He was right. It became a lot harder to get customers. Except now I was full time.
Which was good. But also bad. Now I had to make sure I had customers or else my baby on the way wouldn’t have food.
I could give up on food for awhile. But not a baby.
And my employees had to have food also. I had to get them food.
Then we got an offer by someone who wanted to buy the company. “I don’t know a hamburger from a website,” he told me, “but websites are hot.”
But I doubted he wanted to buy the company. In the six months it took to negotiate and close the deal I was scared every day. I lost 30 pounds.
Then we sold the company. And then I helped buy five more companies. Suddenly I had 1000 employees working for me.
I was scared every day I didn’t know what to do. I doubted myself. I wasn’t a very good boss.
To conquer the doubt I built up in the tiniest of increments. Even though I doubted the big picture, I chopped it down to tiny pieces that I knew I could fit into the puzzle to build the big picture.
But it was hard. Every time it was hard I built it into smaller and smaller pieces. Until finally I could do it.
Doubt gave me the energy to list what I needed to do. To dream big but to break into tiny small pieces.
Doubt got me out of bed every morning.
Doubt got me scared to make sure I took care of customers, employees, family, myself – usually in that order.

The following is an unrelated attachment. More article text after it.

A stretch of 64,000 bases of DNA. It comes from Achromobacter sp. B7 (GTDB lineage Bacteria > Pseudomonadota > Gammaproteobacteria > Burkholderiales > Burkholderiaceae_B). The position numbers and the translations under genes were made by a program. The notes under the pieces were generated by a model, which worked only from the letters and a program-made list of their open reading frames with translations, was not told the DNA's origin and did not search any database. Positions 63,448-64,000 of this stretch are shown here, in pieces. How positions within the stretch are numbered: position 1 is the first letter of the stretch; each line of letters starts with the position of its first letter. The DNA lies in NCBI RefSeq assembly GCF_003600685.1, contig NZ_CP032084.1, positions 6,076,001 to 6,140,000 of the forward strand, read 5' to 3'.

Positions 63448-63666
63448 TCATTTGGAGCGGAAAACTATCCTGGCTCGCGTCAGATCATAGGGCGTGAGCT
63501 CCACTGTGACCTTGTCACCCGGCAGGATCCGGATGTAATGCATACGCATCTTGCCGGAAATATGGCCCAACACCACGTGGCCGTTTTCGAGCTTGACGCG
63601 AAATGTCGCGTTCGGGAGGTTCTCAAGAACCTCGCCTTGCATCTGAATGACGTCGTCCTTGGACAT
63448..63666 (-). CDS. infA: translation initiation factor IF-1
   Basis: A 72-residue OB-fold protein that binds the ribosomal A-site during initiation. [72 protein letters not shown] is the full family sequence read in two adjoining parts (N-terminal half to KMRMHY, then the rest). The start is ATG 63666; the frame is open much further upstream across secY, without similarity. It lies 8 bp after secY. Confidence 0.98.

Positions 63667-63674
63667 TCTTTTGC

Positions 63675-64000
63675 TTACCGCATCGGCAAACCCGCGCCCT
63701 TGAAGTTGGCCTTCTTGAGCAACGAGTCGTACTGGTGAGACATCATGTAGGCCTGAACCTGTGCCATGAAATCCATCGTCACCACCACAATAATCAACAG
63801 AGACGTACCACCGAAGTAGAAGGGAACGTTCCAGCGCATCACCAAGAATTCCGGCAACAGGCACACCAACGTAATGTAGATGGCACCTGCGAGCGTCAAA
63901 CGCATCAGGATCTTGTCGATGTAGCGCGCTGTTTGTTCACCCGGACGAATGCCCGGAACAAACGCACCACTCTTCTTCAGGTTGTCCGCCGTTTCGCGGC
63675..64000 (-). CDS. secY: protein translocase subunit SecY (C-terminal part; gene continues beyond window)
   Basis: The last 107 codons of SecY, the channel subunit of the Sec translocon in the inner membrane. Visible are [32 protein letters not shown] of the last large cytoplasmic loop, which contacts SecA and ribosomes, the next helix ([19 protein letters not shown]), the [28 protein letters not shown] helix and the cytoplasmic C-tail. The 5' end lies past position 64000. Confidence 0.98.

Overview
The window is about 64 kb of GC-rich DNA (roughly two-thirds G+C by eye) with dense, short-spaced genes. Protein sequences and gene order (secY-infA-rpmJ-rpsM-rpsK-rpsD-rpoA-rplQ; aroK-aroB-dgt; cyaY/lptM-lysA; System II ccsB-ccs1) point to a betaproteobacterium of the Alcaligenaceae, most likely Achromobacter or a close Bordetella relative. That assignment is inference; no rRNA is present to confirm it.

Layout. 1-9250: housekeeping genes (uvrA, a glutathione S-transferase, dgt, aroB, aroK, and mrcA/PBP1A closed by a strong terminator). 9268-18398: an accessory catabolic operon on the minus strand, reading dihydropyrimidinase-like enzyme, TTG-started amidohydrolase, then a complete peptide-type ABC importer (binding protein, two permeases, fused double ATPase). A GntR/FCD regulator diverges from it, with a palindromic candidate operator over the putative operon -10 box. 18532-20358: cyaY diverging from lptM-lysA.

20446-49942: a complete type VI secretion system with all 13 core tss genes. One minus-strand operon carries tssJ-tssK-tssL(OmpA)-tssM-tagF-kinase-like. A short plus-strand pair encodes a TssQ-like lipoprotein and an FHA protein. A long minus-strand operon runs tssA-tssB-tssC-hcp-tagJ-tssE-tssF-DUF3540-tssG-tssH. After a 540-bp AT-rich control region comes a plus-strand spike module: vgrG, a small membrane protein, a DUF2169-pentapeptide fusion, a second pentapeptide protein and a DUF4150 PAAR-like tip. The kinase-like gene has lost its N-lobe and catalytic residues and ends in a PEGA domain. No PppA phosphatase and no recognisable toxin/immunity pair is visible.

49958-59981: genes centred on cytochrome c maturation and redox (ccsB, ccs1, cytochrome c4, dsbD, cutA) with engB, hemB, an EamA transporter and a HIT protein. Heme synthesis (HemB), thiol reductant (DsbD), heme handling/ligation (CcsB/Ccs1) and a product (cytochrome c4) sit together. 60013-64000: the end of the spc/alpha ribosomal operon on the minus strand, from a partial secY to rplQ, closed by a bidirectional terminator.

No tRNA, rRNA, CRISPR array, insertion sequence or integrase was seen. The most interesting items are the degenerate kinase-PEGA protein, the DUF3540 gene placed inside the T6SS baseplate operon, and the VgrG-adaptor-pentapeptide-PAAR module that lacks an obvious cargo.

Doubt turned me into a schemer – how can I juggle job, family, relationships, customers – and still do a good job at everything I was doing.
Because my motto then, as it is now, is “Over promise and over deliver.”
If you don’t over promise and over deliver, then your doubts will be replaced by loneliness.
Because someone else is over promising and over delivering. And everyone you loved (customers, employees, friends, family) have moved over to the person who let his or her doubt fuel his ambitions better than yours did.
And then I left that job. I was too stressed. I doubted myself too much. I couldn’t juggle it all.
And I was right to do so. I lost all my money. I lost my home. I lost my family. I remember never sleeping. Crying on a swing-set in back of a school at 4 in the morning, wondering what i would do next. Doubting that I should be alive.
The doubt beat me. I built everything I wanted and achieved freedom for five generations. But lost it all.
OK… So what?
Then I made it again. All of that doubt was for nothing
Except also all the doubt led me to right now, where the waitress, who I love like a daughter-sister-lover, just poured me another cup of coffee as I write this. “You need to eat, James,” she said.
I’m not sure. But I think I will.
James Altucher is the author of the bestselling book Choose Yourself, editor at The Altucher Report and host of the popular podcast, The James Altucher Show, which takes you beyond business and entrepreneurship by exploring what it means to be human and achieve well-being in a world that is increasingly complicated. Follow him on Facebook and Twitter.
Image courtesy of Ivan Samkov.